This background paper, prepared for the European Parliament’s public hearing on ‘The Integration of economic migrant workers’ looks at the integration of migrants from countries outside the European Union as a two-way process. There is a need to balance the rights and obligations of both migrants and the receiving society. The receiving society should promote equal opportunities and non-discrimination for migrants in all key life domains, such as employment, education and housing. In return, incoming migrants should respect the fundamental values of the European Union and acquire a basic knowledge of the host society’s language, history and institutions.
This background paper has been drafted to coincide with the hearing of the European Parliament’s Committee on Women’s Rights and Gender Equality (November 21st 2007, Brussels) on Women and Violence at work in the European Union. The European Foundation for the Improvement of Living and Working Conditions has a track record of research on workplace bullying, violence and discrimination going back to the 1990s. These negative aspects of the work experience have in particular been charted in successive waves of the European Working Conditions Survey [EWCS] from 1990/1-2005.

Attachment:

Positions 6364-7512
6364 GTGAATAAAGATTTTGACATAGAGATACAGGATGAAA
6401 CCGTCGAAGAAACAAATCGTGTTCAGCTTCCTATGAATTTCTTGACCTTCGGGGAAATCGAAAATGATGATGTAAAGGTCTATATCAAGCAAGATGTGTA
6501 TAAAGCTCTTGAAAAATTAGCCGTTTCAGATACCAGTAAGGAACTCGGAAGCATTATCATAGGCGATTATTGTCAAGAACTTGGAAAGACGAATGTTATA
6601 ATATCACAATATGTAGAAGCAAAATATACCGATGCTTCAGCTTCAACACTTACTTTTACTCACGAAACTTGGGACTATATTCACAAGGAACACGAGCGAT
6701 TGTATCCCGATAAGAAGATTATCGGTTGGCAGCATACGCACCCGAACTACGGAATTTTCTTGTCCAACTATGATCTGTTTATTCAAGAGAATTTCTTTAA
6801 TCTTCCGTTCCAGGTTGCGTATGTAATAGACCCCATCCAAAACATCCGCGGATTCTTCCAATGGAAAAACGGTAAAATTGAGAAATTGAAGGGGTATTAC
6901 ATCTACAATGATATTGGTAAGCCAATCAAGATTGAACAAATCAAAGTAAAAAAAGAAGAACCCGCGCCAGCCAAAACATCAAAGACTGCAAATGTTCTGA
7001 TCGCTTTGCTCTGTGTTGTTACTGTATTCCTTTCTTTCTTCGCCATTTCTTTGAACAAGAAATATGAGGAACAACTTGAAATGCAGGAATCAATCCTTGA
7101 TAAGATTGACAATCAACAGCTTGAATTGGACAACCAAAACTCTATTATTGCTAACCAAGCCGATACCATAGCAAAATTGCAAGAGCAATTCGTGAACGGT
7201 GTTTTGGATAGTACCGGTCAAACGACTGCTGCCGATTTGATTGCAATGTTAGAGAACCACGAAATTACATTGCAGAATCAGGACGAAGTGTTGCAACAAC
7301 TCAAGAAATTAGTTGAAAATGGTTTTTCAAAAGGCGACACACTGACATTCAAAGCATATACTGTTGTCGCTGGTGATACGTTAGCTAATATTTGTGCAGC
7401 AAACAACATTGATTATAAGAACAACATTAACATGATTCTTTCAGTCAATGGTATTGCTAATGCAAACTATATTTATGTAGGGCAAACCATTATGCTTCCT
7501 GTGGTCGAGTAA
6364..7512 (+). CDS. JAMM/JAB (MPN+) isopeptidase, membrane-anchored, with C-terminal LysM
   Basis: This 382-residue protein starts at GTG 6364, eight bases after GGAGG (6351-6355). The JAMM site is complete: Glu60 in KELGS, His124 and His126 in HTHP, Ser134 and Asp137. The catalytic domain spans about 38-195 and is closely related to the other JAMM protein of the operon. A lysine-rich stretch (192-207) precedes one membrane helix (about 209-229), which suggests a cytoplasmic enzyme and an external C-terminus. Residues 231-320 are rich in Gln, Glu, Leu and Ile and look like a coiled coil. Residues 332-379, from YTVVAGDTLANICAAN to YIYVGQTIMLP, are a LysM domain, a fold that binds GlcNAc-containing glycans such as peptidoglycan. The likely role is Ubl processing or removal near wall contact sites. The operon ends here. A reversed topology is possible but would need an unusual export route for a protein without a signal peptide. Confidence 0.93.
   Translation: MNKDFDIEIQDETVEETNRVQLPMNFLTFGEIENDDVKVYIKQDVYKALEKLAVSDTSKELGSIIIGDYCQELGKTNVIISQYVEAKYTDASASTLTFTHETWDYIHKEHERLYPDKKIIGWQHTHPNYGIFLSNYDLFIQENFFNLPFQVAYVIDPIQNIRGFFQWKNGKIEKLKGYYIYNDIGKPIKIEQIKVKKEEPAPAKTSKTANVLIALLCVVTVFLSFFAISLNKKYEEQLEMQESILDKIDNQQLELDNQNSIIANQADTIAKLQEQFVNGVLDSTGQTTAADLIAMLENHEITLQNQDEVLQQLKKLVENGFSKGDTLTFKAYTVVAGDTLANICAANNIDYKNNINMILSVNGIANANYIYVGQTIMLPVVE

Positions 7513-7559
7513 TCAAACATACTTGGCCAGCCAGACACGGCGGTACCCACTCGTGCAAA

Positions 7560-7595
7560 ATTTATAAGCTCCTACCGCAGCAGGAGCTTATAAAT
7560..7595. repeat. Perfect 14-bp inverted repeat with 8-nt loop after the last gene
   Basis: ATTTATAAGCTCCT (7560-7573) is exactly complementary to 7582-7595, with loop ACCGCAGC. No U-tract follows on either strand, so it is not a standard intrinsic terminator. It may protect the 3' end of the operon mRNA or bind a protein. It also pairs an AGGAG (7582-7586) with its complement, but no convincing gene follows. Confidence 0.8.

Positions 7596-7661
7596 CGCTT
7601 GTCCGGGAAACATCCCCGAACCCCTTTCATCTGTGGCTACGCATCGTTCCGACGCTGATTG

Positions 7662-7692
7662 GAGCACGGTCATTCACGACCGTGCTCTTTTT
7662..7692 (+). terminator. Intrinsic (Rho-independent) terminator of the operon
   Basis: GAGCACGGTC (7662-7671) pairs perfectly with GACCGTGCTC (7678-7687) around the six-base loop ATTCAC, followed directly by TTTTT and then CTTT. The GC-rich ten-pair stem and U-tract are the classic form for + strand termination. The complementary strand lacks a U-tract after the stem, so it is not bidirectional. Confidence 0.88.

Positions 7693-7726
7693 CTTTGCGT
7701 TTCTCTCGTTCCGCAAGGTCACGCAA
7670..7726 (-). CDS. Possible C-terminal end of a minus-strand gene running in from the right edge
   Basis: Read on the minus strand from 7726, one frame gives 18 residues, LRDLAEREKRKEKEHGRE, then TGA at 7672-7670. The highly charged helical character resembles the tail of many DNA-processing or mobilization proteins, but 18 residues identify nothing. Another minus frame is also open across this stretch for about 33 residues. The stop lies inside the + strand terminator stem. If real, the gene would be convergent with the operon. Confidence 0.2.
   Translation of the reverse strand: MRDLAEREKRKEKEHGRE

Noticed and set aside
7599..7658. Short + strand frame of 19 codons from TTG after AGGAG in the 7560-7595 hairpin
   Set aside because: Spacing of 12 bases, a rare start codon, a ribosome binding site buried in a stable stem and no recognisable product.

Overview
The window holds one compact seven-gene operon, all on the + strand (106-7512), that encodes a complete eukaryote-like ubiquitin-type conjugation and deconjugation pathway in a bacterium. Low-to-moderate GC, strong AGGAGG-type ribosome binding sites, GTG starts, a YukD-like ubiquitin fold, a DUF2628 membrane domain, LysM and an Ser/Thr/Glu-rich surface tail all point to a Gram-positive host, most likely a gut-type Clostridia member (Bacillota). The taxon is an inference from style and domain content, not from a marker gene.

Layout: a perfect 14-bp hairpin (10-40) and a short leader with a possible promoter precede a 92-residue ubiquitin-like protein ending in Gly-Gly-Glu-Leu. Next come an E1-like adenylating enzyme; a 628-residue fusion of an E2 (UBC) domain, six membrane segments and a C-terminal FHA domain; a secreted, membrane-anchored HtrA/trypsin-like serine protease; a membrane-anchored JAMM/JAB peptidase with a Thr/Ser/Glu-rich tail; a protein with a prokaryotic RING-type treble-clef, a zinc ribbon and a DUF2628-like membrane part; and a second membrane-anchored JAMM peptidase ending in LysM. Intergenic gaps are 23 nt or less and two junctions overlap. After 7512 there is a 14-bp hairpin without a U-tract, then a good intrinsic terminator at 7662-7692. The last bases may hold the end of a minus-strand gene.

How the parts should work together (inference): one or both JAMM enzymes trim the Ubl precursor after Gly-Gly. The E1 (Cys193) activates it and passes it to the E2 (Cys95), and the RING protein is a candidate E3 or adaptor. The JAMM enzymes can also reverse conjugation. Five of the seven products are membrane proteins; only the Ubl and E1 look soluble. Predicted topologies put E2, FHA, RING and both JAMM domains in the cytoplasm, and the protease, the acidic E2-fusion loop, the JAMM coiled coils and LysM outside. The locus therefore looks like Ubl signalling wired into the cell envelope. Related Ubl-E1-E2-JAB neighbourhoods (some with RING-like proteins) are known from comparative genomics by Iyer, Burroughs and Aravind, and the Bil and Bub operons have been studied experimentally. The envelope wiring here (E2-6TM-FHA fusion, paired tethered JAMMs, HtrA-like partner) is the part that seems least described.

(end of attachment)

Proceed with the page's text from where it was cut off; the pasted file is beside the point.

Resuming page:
There is evidence to support the case that innovative working time and work–life balance policies can lead to a variety of positive impacts at company level, including enhanced employee performance, reduced absenteeism levels, better recruitment and retention potential as well as greater overall time efficiency. This background paper was written for the joint Foundation/European Parliament seminar on this theme, held in Brussels, 17 October 2006.